Earlier this month, Redux Contemporary Art Center made a big announcement — the nonprofit arts organization is moving to a 15,000 sq. foot space on Upper King Street next year. Relocating from their 7,200 sq. foot location on St. Philip Street, Redux's executive director Stacy Huggins calls the move, "a dream." And it looks like Huggins' dream may be shared by many area artists, especially photographers.
"We were really Goldilocks about the whole thing," says Huggins of Redux's search for the ideal new location. The art center's board started looking for a new spot about five years ago, when they realized that the rise in rent prices downtown would eventually threaten their St. Philip Street existence. Like the fairytale's mismatched bowls of porridge, Huggins and crew kept running into spaces that didn't quite fit their needs. "We looked at so many places with strange configurations," says Huggins.
And then 1056 King St., the former location of Port City Paper and a roller skating rink, and often called The Hanger, became available. The building is owned by several partners, including Ham Morrison, a local contractor, realtor, and racecar driver. For 15 years the two-story building has been empty, save for a few of Morrison's race cars. The Hanger, according to Huggins, is structurally sound, and home to hidden gems like storefront windows that are currently bricked over, but will be revealed in the next few months.
"We aren't doing anything structural inside," says Huggins. "We're restoring the existing building." And with this restoration comes a myriad of opportunities, with Redux expanding their studio space from 16 studios to over 35. Huggins isn't sure what the final number will be yet, but Redux will be offering spaces that range in size from 95 sq. feet to 190 sq. feet.
Huggins envisions the Hanger as a functioning and thriving art community, where artists of all mediums and backgrounds can come together and influence and inspire one another. Photographers, who will have their own allocated studios — a rarity in the city — may be the most excited about Redux's growth.
Jack Alterman, a local photographer and a member of Redux's board, helped create the new Redux Center for Photography, which will include a photo studio available to members for half-day and full day time slots, along with a photography-centric gallery space. While Redux has always had a dark room, the center has never had enough space to dedicate entirely to photographers.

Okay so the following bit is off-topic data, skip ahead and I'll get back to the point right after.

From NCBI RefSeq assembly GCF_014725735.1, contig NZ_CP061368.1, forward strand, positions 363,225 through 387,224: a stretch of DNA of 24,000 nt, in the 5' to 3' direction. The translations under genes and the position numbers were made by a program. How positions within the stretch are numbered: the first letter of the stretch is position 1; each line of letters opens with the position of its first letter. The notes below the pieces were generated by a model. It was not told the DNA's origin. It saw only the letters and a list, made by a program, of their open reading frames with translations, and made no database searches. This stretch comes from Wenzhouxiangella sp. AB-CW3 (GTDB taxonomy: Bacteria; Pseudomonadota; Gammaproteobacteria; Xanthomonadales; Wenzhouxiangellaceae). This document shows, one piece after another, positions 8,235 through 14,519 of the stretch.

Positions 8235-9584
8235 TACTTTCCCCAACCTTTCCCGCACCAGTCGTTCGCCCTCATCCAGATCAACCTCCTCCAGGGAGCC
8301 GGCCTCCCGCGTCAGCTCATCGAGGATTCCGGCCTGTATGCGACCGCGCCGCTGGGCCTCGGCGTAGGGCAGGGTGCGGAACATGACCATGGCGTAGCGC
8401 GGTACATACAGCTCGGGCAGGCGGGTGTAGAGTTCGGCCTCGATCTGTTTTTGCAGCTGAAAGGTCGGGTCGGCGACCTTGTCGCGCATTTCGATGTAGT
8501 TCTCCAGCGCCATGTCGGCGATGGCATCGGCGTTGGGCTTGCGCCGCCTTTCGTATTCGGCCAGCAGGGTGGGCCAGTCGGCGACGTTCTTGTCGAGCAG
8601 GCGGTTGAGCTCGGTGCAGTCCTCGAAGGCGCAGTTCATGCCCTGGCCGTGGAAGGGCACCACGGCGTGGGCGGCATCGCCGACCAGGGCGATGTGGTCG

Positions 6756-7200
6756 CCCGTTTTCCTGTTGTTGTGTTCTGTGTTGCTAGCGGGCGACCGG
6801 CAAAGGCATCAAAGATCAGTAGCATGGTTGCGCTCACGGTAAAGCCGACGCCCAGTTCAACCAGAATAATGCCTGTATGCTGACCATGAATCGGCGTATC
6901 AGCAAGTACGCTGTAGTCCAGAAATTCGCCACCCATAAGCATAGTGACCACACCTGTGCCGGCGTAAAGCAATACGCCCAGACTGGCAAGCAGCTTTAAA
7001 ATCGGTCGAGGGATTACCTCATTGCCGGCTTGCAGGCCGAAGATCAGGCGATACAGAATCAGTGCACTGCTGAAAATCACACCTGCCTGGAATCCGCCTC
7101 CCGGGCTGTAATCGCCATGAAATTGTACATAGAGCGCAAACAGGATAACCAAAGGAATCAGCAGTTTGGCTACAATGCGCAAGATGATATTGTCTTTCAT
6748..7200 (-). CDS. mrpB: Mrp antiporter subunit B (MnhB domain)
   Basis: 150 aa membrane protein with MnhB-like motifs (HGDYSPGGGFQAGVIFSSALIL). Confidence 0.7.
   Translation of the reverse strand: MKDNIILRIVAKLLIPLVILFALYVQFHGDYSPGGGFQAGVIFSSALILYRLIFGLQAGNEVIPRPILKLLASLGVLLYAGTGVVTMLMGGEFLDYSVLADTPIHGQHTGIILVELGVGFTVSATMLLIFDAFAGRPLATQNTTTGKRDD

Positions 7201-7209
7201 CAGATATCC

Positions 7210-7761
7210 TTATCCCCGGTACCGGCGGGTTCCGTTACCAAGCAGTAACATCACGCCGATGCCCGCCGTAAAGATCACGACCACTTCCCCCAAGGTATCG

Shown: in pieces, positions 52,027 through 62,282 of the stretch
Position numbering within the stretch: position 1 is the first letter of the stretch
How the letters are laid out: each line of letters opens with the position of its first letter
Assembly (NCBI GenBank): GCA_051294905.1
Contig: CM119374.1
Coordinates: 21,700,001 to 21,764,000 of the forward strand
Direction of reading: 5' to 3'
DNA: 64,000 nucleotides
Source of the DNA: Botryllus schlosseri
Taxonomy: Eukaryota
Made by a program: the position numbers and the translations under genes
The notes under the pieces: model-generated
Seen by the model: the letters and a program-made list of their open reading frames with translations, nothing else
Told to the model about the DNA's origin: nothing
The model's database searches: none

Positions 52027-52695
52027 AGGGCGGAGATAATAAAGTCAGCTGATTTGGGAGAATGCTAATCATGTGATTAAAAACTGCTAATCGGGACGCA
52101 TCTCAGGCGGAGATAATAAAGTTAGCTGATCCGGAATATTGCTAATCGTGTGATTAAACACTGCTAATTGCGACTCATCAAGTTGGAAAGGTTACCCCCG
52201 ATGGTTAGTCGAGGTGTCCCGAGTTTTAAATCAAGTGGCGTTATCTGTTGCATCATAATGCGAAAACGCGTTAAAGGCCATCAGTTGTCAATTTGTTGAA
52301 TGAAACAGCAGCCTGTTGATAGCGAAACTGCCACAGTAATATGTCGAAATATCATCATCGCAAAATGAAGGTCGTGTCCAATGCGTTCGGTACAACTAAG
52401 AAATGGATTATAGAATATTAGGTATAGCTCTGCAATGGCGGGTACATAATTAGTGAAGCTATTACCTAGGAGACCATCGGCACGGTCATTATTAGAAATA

"It's very inspiring to both painters and photographers," says Alterman, who, like Huggins, believes in the creative power of shared art spaces. Of Redux's 17 current studio artists, 14 are women and nine are painters, a statistic Huggins hopes to challenge with the increased number of studios. "I want to add more diversity with gender, race, and genre," she says.
She and Alterman are already attracting local photographers with the Redux Center for Photography, with Alterman predicting that the King Street space will house a proportionate number of photographers to other artists, about four or five.
"It's a real building, not someone's garage," says Alterman, referring to the lack of physical studio spaces for photographers in Charleston.
Local photographer Alice Keeney, a photojournalist and commercial and wedding photographer, knows this all too well. Keeney currently works out of her house after she tried renting a space, one that ended up being too expensive. She plans on renting studio space at Redux.
Keeney likes that Redux will offer a shared space and access to a photo studio. "I'll be interacting with other creatives. Photography is very solitary with editing and computer work," she says.
The shared space is ideal for networking as well, with Redux artists like painters and jewelry-makers able to have high-res images of their work taken by in-studio photographers. It's little details like this — Keeney is excited about the prospect of photographing a painting down the hallway, not one that has to travel to her house — that add up to big wins for Charleston's photography community, and the community at large.
"It's so cool to be up in this area," says Keeney. "It's nice to see buildings with life breathed into them."